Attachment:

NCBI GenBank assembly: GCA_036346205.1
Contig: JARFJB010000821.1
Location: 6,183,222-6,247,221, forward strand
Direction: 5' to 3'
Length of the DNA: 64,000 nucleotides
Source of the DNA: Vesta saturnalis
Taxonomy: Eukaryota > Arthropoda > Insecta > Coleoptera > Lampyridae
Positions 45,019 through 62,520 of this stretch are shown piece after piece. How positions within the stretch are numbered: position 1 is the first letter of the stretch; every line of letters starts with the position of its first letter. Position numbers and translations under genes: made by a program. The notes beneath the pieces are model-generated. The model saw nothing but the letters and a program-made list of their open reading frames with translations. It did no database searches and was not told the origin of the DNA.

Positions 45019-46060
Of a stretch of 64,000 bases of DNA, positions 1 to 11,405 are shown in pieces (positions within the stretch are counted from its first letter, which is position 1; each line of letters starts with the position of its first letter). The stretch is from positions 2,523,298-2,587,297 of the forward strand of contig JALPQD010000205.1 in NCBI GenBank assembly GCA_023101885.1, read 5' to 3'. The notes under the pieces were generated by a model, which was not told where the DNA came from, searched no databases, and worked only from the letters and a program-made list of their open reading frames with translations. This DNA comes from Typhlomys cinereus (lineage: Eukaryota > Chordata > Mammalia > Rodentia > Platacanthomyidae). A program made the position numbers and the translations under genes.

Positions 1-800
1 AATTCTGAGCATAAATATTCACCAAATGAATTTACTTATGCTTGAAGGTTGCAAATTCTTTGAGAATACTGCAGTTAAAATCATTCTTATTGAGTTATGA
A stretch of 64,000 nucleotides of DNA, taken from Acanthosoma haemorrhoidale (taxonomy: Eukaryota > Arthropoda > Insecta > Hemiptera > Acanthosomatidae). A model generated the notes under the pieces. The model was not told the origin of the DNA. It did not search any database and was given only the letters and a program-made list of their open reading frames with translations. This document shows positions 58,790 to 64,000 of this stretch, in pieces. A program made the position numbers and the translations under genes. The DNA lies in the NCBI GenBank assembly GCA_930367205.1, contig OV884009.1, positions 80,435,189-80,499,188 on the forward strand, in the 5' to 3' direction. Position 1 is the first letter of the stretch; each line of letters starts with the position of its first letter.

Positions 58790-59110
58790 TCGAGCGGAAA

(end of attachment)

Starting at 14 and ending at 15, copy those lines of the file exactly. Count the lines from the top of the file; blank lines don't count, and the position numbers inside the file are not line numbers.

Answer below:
Positions 58790-59110
58790 TCGAGCGGAAA